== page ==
What comes to mind for you when you hear the word “strength?” Is it determination? Physical stamina? Grit? Assertiveness? Never letting other people see you cry? We receive a wide range of cultural messages about what it means to be strong. Our individual understanding of strength is impacted by our family upbringing, culture, and identity.
A strengths-based approach is an integral part of our practice as social workers and trauma-informed service professionals. But unfortunately, the traumas that youth experience are so painfully overwhelming that they overshadow youth strengths. How can we make time in our hectic schedules to identify youth strengths?
Identification of strengths is essential as we seek to counteract the hopelessness and internal chaos that youth experience as a result of trauma. Our work with youth is incomplete without exploration of the strengths that have supported them in surviving adversity. If we only focus on the trauma, we are only helping youth tell half of the story. The untold second half is the story of strength.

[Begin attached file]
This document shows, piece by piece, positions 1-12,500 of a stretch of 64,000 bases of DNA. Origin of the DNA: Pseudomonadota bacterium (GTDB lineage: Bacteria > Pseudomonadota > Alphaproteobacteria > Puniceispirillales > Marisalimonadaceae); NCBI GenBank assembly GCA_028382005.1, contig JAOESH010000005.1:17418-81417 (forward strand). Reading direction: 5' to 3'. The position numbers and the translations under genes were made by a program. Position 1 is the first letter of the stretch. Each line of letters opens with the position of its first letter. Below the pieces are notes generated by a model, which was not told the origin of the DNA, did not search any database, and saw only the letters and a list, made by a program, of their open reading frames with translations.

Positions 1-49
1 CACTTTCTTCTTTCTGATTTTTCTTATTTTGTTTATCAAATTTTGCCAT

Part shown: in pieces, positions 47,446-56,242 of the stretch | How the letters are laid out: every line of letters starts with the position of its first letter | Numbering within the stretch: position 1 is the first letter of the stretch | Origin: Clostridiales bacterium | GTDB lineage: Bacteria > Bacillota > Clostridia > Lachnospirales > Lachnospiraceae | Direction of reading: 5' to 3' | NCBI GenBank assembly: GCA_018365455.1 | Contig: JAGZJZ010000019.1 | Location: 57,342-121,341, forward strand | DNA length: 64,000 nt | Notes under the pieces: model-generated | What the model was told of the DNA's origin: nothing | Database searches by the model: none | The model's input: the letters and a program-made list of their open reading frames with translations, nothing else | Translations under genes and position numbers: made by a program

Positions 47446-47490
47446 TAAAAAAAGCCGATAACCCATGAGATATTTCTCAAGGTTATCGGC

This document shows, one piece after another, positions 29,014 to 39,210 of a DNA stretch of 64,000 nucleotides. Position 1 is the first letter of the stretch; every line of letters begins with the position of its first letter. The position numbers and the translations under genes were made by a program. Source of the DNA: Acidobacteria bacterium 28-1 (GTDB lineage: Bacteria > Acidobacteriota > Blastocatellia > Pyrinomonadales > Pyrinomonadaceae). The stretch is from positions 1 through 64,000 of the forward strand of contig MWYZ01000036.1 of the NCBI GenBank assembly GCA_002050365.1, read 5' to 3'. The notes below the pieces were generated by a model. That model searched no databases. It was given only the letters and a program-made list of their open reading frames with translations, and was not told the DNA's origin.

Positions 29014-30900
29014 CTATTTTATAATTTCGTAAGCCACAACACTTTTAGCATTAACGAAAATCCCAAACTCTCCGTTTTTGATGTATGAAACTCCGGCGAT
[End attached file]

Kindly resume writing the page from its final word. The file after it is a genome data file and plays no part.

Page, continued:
For every story of trauma, there are also stories of strength and resilience. But sometimes we have to dig a little to identify the strengths. And when we find them, we have to highlight them. Hold onto them. Nurture them. Integrate them into our work.
For Storiez resources and tools that focus on building youth strength, visit the links below.